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Comparative organizational research starts with sound measurement: Validity and invariance of Turker's corporate social responsibility scale in five cross-cultural samples



Comparative organizational research starts with sound measurement: Validity and invariance of Turker's corporate social responsibility scale in five cross-cultural samples



Plos one 13(11): E0207331



As organizational research turned its focus to Corporate Social Responsibility (CSR), interest also grew in the individual's perspective on CSR. When looking for cross-cultural comparisons of the effects of CSR, measurement invariance is of utter importance as a questionnaire might not be equivalent in all investigated samples and thus bias results. We examined a previously published questionnaire assessing different aspects of personal CSR ratings. Factorial validity and measurement invariance was tested by means of confirmatory factor analysis and Bayesian structural equation modeling in five samples (total N = 1120): 2 US-American, 2 German, and 1 English-speaking Indian sample. In an exploratory-confirmatory approach, the originally proposed factor structure was altered to finally comprise four facets of CSR: employee-related CSR, environmental CSR, philanthropy and customer-related CSR. Measurement invariance tests showed evidence for small differences of the English and German version as well as significant divergences of the measurement model in the Indian sample. In conclusion, we show the validity of the questionnaire for a circumscribed Western context but are hesitant about further transfers. Future research on perception of CSR in non-western contexts might depend on new and tailored questionnaires.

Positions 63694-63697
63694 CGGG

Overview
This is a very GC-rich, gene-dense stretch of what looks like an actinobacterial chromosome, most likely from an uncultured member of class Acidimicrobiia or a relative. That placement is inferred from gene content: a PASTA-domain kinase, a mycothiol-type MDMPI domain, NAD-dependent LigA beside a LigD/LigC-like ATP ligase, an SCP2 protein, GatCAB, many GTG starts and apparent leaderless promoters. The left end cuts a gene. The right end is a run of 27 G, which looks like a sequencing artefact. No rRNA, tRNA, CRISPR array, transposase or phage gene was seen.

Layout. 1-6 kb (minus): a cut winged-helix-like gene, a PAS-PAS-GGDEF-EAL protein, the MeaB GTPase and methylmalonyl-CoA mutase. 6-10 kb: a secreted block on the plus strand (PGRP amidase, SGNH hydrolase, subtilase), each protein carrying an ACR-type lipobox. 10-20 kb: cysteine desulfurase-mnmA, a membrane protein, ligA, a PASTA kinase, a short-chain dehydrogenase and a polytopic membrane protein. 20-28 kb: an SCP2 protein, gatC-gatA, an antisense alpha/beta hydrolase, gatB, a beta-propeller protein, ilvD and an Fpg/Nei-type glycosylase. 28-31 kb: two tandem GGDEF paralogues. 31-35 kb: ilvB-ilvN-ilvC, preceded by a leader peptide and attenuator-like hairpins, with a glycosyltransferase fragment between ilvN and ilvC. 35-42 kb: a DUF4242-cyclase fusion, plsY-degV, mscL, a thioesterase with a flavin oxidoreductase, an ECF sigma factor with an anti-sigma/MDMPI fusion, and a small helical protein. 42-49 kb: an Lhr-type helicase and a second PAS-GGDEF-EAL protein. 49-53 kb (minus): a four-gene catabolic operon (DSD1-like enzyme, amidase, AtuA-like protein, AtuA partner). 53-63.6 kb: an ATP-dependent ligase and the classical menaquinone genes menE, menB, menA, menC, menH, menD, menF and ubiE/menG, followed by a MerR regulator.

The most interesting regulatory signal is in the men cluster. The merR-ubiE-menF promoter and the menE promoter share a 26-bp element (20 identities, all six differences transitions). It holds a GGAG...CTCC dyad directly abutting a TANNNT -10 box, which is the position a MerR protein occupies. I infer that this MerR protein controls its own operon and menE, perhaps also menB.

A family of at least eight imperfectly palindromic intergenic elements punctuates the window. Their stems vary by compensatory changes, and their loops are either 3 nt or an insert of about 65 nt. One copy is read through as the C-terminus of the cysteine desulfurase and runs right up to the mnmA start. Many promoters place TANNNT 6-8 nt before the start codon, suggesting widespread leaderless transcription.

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Accession: 065733908

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PMID: 30452457

DOI: 10.1371/journal.pone.0207331


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